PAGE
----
The reintroduction of grammars might actually improve this situation. Pretty much all parents would hope their child would get into the local grammar and they would take more of an active interest in the education (including character) of their child even if it just meant a greater commitment to hearing their child read every night. I would predict a massive awakening of parental interest and even I would have been galvanised to be even more of a Tiger Mother myself (it’s too late now because they’re at a local comp and I am resigned to their education being inhibited by various factors). The creation of grammar schools would also cause many primary schools to evolve towards a more traditional education that is highly academic in focus because of the kudos of sending a high percentage of children to the local grammar, and teachers would again help to prepare children for the 11+ (I would, even if it was an after school club; I’m quite committed to equal opportunities for all and I really do think 10 and 11 year olds are capable of so much more in terms of developing as intellectuals). The result surely would be an overall uplift in attainment at KS2? Working class parents who can’t afford private education would go for the local primary with the more overt academic ethos and stricter atmos. It’s a harsh reality, but if we remember that the children’s personalities and abilities are dominated by attitudes and habits formed at home, then we should accept that galvanised and newly interested parents can only be a good thing.

At the end of the day we are all only human and therefore unable to perform miracles in schools, instead I really believe that we need to be honest with parents about where exactly their children are (and how Minecraft isn’t ‘educational’ or ‘creative’), including regular administration and reporting of tests, and letting them know about their children’s behaviour, bracing ourselves for the anguish and possible accusations that may come our way.

Who’s with me?


6 thoughts on “How we keep parents in the dark

  1. Educational Endon sums up so much of the problem- including the unsaid but intense pressure to not rock the boat, or question the amount of real success being achieved.

    Liked by 1 person

  2. We report standardised scores termly to parents, as well as reading age and maths age. Of course not perfectly valid, but give parents a much more accurate picture. And helps to objectively have that conversation of ‘so your year 3 child is currently reading at the level of a reception child’. Tough at the time, but I’ve found it often causes some much needed and intense support at home. No blame or judgement, it’s just a brute fact that they are very behind and we need to work together to change that.


    • This sounds really good and as a parent I would’ve appreciated it. I was lucky though that we are a household that values all things intellectual, so I knew my children were ok (and would go to the top stream at secondary), but many other parents would’ve had no clue where their children were at.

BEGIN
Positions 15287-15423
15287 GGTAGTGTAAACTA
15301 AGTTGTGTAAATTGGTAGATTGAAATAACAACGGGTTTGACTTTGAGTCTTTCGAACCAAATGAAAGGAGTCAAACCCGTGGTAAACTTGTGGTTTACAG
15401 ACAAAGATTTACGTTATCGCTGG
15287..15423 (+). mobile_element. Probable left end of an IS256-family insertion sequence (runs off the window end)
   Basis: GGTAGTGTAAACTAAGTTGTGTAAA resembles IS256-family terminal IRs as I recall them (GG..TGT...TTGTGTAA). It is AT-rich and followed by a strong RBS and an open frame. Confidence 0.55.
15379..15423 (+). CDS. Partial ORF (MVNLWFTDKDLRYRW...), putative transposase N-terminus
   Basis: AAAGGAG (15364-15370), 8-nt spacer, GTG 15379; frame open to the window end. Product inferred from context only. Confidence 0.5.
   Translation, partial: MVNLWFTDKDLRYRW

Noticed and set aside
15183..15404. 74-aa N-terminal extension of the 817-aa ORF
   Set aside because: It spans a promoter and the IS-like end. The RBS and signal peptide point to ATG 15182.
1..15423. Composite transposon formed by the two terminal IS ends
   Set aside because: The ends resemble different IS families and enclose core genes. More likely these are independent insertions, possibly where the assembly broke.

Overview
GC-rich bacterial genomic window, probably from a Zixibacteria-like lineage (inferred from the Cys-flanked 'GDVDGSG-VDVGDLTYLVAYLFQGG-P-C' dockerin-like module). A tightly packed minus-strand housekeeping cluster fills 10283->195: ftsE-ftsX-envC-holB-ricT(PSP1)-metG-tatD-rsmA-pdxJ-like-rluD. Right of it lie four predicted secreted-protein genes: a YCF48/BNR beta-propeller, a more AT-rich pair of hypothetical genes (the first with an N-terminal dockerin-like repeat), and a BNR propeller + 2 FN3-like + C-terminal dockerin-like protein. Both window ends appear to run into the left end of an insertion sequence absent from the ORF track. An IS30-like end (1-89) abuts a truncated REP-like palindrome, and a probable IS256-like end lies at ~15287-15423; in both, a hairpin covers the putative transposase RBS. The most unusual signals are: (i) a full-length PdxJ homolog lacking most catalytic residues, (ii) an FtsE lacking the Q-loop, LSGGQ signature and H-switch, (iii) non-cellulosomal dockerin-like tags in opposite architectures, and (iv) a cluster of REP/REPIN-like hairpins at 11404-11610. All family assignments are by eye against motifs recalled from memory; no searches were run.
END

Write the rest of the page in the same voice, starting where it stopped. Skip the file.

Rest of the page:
3. I so badly wish we could be honest with parents about behaviour. I’ve taught many kids in my short 3 years that could have done with a firm, honest conversation with the parents. “They’re excitable! Oh, that’s just them being energetic” etc. Give me a break. I would take tens of “How dare you!” e-mails in exchange for honest conversations. They’d see the good from it eventually, and look back and thank me for being honest. (Maybe I’m being optimistic about that last bit…) Good piece overall, thanks.

    Liked by 1 person

  4. I will never forget a mother who had gotten her son excluded from his nursery and he’d missed a lot of early years and his reception year because she was shouty and scary and people thought she would be violent. Her manner was violent. But her son had marked special needs… Something had to be done.
    After several months of shilly-shally between us, she challenged me about something I may have said to social services about marks on his legs. I had to take her to one side. I had steeled myself against the notion that I was going to be verbally destroyed.
    I looked her in the eye and told her that it was not my job to care about her. She had had her chance at getting an education. My job was to care about her son. I told her that if I thought I needed to tell Social Services that I was worried about something, I would. I would always put her son first.

    She got me. Nobody has a child, expecting to not bother and make him unhappy. Nobody.

    After that, we were friends. We worked together and we got him into a setting where his needs could be met properly.
    None of this had anything to do with doing what ‘the system’ ordained. It was purely a matter of doing what was right for the child. It is my firm belief that if we do what the child needs, the system will not take umbrage. Fussing about what the system might hypothetically say or do to us is an obfuscation, a distraction and an excuse for inaction. Who suffers? The child. Every time.